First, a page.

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**Velocity Polygon for a Crank-Slider Mechanism**

Introduction Velocity Polygon for a Crank-Slider Velocity Polygon for a Crank-Slider Mechanism This presentation shows how to construct the velocity polygon for a crank-slider (inversion 2) mechanism. As an example, for the crank-slider shown on the left we will learn: How to construct the polygon shown on the right How to extract velocity information from the polygon How to determine the velocity of a point P on the output link O4 A O2 ω2 P VtAO2 VtAO4 VsAO4 OV A

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Inversion 2 Velocity Polygon for a Crank-Slider Inversion 2 This example shows the construction of the velocity polygon for the second inversion of a crank-slider. In addition, this example shows how to find the velocity of a point P on the output link. Two methods will be presented for constructing the velocity polygons and also two methods will be presented for determining the velocity of point P. Like any other system, it is assumed that all the lengths are known and the system is being analyzed at a given configuration. Furthermore, it is assumed that the angular velocity of the crank is given. O4 A O2 ω2 P

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Vector loop: method 1 Velocity Polygon for a Crank-Slider Vector loop: method 1 We define three position vectors to obtain a vector loop equation: RAO2 = RO4O2 + RAO4 RAO2 has a constant length but varying direction. Therefore its time derivative is a tangential velocity: VAO2 = VtAO2 RO4O2 has constant length and direction. Its time derivative is zero: VO4O2 = 0 RAO4 has varying length and direction. Its time derivative consists of two components: a tangential velocity and a slip velocity: VAO4 = VtAO4 + VsAO4 ► A RAO4 RAO2 ω2 O4 RO4O2 O2 Then, the velocity equation is: VtAO2 = VtAO4 + VsAO4

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**Velocity polygon: method 1**

Velocity Polygon for a Crank-Slider VtAO2 = VtAO4 + VsAO4 We calculate VtAO2 : VtAO2 = ω2 ∙ RAO2 The direction is found by rotating RAO2 90° in the direction of ω2 The direction of VtAO4 is perpendicular to RAO4 The direction of VsAO4 is parallel to RAO4 Now we can draw the velocity polygon: VtAO2 is added to the origin VtAO4 starts at OV VsAO4 ends at A We construct the polygon VtAO2 A RAO4 RAO2 ► ω2 O4 RO4O2 O2 ► ► VtAO2 OV A ► VtAO4 VsAO4 ► ► ►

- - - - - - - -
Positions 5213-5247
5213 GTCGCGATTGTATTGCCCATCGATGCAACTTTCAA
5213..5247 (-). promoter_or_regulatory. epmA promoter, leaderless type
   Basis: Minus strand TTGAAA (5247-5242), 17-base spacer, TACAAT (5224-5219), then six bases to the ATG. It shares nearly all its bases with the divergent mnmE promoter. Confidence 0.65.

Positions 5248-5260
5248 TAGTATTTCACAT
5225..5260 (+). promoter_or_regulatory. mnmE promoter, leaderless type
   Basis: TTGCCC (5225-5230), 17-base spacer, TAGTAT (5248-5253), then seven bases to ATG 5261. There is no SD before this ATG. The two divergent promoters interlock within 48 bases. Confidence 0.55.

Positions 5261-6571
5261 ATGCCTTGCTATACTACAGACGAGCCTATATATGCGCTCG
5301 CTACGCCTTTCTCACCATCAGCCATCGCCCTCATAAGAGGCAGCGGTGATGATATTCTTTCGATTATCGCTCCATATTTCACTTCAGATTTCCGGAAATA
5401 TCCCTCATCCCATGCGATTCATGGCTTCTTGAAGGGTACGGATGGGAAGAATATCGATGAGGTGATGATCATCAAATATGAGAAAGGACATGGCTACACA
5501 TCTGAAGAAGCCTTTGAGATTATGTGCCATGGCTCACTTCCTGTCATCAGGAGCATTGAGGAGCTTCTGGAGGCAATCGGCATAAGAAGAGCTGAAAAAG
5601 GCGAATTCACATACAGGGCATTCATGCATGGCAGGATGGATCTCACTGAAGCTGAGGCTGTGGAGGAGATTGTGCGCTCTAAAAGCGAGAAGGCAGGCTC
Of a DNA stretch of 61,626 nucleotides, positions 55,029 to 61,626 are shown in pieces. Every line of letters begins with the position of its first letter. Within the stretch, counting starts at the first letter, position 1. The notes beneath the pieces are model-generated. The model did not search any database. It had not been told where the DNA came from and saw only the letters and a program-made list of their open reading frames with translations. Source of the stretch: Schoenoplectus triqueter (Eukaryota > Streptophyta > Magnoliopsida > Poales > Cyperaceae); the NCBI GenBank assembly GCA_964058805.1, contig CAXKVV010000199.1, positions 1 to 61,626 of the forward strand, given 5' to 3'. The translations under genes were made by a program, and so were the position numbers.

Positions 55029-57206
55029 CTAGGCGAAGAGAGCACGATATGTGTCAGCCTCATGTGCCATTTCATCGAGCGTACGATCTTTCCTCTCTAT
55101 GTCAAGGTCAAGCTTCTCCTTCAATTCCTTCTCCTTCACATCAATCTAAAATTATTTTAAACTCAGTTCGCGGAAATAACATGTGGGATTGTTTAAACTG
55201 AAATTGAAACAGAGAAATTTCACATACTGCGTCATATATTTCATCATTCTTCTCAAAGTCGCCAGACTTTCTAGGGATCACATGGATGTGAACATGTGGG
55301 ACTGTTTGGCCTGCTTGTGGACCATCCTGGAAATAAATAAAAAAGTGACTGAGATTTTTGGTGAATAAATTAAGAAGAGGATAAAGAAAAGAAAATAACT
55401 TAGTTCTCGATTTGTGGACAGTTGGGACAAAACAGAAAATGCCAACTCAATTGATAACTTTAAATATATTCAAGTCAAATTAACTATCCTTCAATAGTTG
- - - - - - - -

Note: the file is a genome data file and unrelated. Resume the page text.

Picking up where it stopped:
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**Angular velocities: method 1**

Velocity Polygon for a Crank-Slider We can determine ω4: ω4 = VtAO4 / RAO4 RAO4 has to be rotated 90° counterclockwise to point in the same direction as VtAO4. Therefore ω4 is ccw ω3 is equal to ω4, since the sliding joint prohibits any relative rotation between link 3 and link 4. VtAO2 A RAO4 ω4 RAO2 ω2 ► O4 RO4O2 O2 VtAO2 OV A VtAO4 VsAO4

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Vector loop: method 2 Velocity Polygon for a Crank-Slider Vector loop: method 2 In this method we introduce an extra position vector in the vector loop equation. We note that A is a point on link 2 and link 3. A4 is a point on link 4 that has the same position as A As the crank rotates A will move away from A4. We define four position vectors to obtain a vector loop equation: RAO2 = RO4O2 + RA4O4 + RAA4 RAA4 has zero length We take the time derivative to perform a velocity analysis: VAO2 = VO4O2 + VA4O4 + VAA4 RAA4 A A4 RA4O4 ► ► ► RAO2 ω2 O4 RO4O2 O2 ► ►

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**Velocity equation: method 2**